Rigged/Fight Night is as schizophrenic as its two names suggest. One moment, we are watching a waif like young woman beat the ever loving snot out of some roided up Central Casting cliché. She even battles a meat puppet whose cowboy hat becomes an object of comedic personal pride. But then writer Shorr and direct Dillon drop all the backdoor Fight Club junk and actually let the characters talk. What comes out is so intriguing, so against everything else the movie wants to accomplish that you can’t help but be thrown off a little. For all their faults, their complete and utter cinematic contrivance and lack of real world authenticity, Dublin and Parker are interesting, especially when they stop talking shop and start talking…life. Had Rigged removed 10 or 15 minutes of the so-called action sequences and stuck with the story of a small town boy struggling to escape his past with the help of an equally alienated girl, we’d have something special. Instead, Dillon tries to have it both ways, and as a result, he undermines each,

Indeed, the fight scenes require a massive grain of suspension of disbelief seasoning. It’s not that Parker couldn’t contend with some of the beef sides she’s paired against. No, she’s so dominating, so Mike Tyson in her proposed talent that there’s no suspense in what transpires within the squared circle. It’s all choppy edited, thrash power musical scoring, and our duo walking away with fattened wallets. Even when her opponent is evenly matched (the aforementioned spit-kicker), she’s unbelievable - literally. Dublin also offers his own unique set of problems. He’s a fairly inept trickster, unable to get away with many of the scams we see him pull. It makes one wonder how he managed to survive this long, especially with the villainous reach of Richter being so overpowering. Indeed, this is one bad guy who has to be actually beaten…to be beaten.

Since the neo-noir dramatics don’t quite gel, it’s up to the more personal stuff to save Rigged/Fight Night, and it almost does. Indeed, thanks to Chad Ortis’ Tom Cruise take on Dublin and Rebecca Neienswander’s “is she or isn’t she” sexual ambiguity, we are willing to follow our leads through some fairly precarious plotpoints. There is an initial meeting where the two have a jailhouse talk that’s quite effective and a long road trip and eventual bus ride gives them other moments of meaningful conversation. Sadly, the film fails to find the same balance within the ancillary characters. Dublin’s mother is introduced and then almost immediately swept away, while an important woman with whom our hero has a history gets equally short shrift. Sadly, Parker’s past is all inference - talk without a face or performance to help us understand. Even an eventual homecoming is vague.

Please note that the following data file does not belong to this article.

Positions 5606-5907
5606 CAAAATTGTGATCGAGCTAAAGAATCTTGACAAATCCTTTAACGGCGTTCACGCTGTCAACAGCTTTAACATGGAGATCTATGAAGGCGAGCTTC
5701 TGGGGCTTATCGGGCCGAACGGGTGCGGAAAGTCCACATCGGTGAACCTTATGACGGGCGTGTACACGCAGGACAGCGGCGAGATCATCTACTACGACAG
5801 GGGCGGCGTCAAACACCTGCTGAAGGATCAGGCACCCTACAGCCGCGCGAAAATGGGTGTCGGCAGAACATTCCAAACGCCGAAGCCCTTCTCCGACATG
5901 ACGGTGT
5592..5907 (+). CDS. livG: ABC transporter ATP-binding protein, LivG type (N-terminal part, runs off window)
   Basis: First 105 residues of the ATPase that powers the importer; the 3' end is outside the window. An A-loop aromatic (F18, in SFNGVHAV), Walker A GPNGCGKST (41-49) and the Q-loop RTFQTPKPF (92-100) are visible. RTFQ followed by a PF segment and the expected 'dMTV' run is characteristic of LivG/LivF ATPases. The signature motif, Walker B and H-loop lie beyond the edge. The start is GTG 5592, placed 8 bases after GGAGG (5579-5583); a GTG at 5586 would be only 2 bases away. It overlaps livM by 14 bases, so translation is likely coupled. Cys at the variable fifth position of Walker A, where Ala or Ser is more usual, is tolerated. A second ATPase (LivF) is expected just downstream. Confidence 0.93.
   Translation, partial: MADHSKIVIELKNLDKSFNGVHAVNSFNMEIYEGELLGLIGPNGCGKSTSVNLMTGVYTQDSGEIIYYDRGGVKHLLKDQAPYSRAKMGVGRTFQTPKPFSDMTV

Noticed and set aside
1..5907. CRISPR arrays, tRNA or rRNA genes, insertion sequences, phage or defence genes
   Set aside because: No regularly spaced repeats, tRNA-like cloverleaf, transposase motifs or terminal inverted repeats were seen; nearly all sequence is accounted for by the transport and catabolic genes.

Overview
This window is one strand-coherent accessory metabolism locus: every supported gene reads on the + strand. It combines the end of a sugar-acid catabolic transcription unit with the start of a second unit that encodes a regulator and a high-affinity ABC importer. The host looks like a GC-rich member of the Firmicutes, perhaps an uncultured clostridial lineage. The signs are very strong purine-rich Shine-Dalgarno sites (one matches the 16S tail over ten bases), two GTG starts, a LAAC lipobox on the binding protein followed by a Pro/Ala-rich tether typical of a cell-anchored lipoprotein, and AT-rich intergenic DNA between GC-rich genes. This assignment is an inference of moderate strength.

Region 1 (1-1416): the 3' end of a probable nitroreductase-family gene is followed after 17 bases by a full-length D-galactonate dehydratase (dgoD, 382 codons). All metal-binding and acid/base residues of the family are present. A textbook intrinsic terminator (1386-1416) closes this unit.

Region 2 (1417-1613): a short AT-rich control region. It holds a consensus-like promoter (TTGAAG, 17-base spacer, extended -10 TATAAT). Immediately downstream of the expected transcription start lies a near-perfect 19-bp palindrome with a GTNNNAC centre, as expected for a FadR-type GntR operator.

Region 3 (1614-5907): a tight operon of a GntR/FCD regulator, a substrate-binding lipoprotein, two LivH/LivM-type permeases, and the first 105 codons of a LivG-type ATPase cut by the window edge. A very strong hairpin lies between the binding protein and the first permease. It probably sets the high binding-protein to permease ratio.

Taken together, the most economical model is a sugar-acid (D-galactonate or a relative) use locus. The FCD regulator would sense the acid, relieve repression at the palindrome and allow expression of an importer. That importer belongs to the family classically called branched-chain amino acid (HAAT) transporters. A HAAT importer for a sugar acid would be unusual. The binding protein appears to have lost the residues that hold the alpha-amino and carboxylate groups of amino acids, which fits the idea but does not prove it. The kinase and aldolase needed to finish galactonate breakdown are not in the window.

And then there is the look of this film. Cranking down the color to make everything bleak and monochromatic would definitely work had Dillon understood the first thing about black and white cinematics. Instead, this is a clear case of an almost homemade digital production getting its glare turned off to try and make something visually profound. It doesn’t work. The style by DP Hanuman Brown-Eagle announces itself so often that you get tired of the attention grabbing. Add in the less than effective subplots involving Richter, his link to Dublin, and their last act showdown and you can see where Rigged goes astray. Even with a name change, this is the kind of movie that gives other similarly mounted efforts a real case of the respectability heebie jeebies. You can just see the other filmmakers, desperate to get their dreams off the ground, looking at this overly ambitious attempt and more or less giving up.

Still, there is something inherently attractive about the relationship between our two leads. It’s not sexual - that is made clear many times. It’s also not professional, since only one party to the agreement holds up their end of the bargain. And it’s definitely not spiritual, since neither character has much of a soul. Indeed, the real allure of Rigged (or Fight Night - whatever you want to call it) is the growing connection between marginalized members of society’s fringe. We don’t quite root for Dublin and Parker as much as decide not to root against them and no matter who comes out of the woodwork to threaten their pact, there’s never a real fear that they won’t be there for each other. In a genre that relies on sentiment over most other motion picture possibilities, this movie makes a lot of decent decisions. It’s the ones that don’t work which ultimately threaten its entertainment viability.

by Bill Gibron

11 Apr 2009


To paraphrase a famous quote by one Homer J. Simpson, family is the cause of, and the solution for, all of life’s problems. Issues between parent and child, sibling and sibling, adults and children more or less rule and ruin our sense of self. One day, we’re happy go lucky. The next, we’re dealing with psychological trauma so deep seeded and scaring that it feels like it came directly from the darkest recesses of the womb. As a result, the problems between relatives and crazed kinfolk have sparked dozens of artistic sentiments, from sad songs and symphonies to comic/tragic motion pictures. As part of their seventh outing as humor independents, the gang at Cinematic Titanic have tapped into the bizarre Asian awkwardness of Blood of the Vampires. And as a subtext to their spoofing, the always plentiful wit centers around issues that run thicker than one’s own vein vermouth.